HC Deb 01 December 1982 vol 33 cc264-6
58. Mr. Parry

asked the Minister for the Civil Service what matters he plans to discuss at the next meeting with the Civil Service unions.

59. Mr. Canavan

asked the Minister for the Civil Service what subjects he expects to discuss at his next meeting with representatives of the trade unions in the Civil Service.

Mr. Hayhoe

Plans for my next meeting with the Civil Service unions have not yet been made.

Mr. Parry

When the Minister next meets the unions will he assure them that in the next wage bargaining lower paid civil servants will not suffer the same shabby treatment as that meted out to the Health Service workers?

Mr. Hayhoe

I do not believe that the Health Service workers have been treated shabbily, so I can give no such assurance.

Mr. Canavan

Will the Minister discuss the possibility of giving civil servants greater freedom of speech? For example, would it not have been to great public advantage had we known earlier the views of Mr. Andrew Britton, the former under-secretary at the Treasury, who yesterday stated that the Government's monetarist policies had done virtually nothing for the economy's underlying problems and accused them of persisting with an economic strategy that had no firm intellectual base?

Mr. Hayhoe

I regard that as a partial precis of what Mr. Britton said yesterday. At any rate, it is a long-established custom that civil servants should not indulge in controversial comments about Government policies of the day. I suspect that if that were allowed to happen, under any Government, the whole quality of government and, indeed, the position of this House would be prejudiced.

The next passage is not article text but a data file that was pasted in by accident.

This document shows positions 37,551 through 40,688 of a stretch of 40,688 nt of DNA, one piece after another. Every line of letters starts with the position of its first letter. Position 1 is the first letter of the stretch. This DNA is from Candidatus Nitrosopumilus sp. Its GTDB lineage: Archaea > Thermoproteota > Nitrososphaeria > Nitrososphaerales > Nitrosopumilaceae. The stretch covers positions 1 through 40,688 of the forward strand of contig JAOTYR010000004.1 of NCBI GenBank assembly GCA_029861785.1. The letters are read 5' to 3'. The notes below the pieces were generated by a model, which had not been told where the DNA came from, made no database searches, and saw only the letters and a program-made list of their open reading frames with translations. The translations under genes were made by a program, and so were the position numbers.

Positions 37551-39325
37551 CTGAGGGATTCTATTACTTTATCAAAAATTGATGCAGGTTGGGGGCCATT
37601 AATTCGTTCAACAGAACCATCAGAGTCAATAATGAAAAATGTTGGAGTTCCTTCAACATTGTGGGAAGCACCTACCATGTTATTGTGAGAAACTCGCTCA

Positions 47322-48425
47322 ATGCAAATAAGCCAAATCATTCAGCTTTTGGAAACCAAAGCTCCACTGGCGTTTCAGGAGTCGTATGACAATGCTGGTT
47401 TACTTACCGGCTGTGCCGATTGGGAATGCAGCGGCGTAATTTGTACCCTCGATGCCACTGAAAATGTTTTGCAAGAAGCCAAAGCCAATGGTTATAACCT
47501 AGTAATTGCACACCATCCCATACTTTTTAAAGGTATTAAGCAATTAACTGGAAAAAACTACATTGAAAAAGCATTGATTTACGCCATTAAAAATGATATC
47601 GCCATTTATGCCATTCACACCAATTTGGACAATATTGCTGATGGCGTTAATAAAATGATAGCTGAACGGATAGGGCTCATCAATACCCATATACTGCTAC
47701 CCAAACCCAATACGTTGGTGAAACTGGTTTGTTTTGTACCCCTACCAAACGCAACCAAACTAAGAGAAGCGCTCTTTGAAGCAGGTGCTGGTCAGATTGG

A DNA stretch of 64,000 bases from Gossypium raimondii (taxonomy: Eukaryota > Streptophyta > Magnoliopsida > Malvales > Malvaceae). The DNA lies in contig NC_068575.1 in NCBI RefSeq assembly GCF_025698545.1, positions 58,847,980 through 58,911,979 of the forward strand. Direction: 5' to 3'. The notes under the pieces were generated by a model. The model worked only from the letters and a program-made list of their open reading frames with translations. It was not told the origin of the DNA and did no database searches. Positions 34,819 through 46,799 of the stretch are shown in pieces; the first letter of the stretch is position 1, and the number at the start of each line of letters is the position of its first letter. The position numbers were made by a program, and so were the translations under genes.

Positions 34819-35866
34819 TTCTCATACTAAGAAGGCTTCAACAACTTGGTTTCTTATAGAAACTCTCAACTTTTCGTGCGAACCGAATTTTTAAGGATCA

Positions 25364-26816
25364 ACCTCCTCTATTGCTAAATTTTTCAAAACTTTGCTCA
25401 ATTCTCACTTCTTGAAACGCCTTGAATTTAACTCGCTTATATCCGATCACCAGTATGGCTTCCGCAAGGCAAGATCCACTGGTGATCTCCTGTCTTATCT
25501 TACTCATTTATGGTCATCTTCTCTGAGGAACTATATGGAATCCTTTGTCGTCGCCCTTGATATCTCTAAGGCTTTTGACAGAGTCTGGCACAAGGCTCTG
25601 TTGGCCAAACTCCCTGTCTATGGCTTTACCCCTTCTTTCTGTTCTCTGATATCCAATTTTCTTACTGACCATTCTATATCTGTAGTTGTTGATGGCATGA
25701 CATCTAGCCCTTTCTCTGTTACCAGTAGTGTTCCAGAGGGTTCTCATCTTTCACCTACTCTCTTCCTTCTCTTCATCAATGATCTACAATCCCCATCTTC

Mr. Jeffrey Thomas

In view of recent events. is the Minister satisfied with the personal vetting arrangements for civil servants? When he next meets the unions, will he have discussions with them about the matter?

Mr. Hayhoe

As the hon. and learned Gentleman knows, matters of this kind are the subject of a review by the Security Commission. I do not think that it is for me to comment today.

Mr. Dykes

Is my hon. Friend aware that officers and members of the IPCS are worried about terms for obliging people to take early retirement and the contradiction that exists for those who wish to carry on?

Mr. Hayhoe

There are difficulties within the Civil Service for those civil servants who would like to continue serving after the age of 60 when they have no right as such. Those personal requirements are necessarily in conflict sometimes with wider managerial considerations and taking into the Civil Service people who would otherwise not have jobs.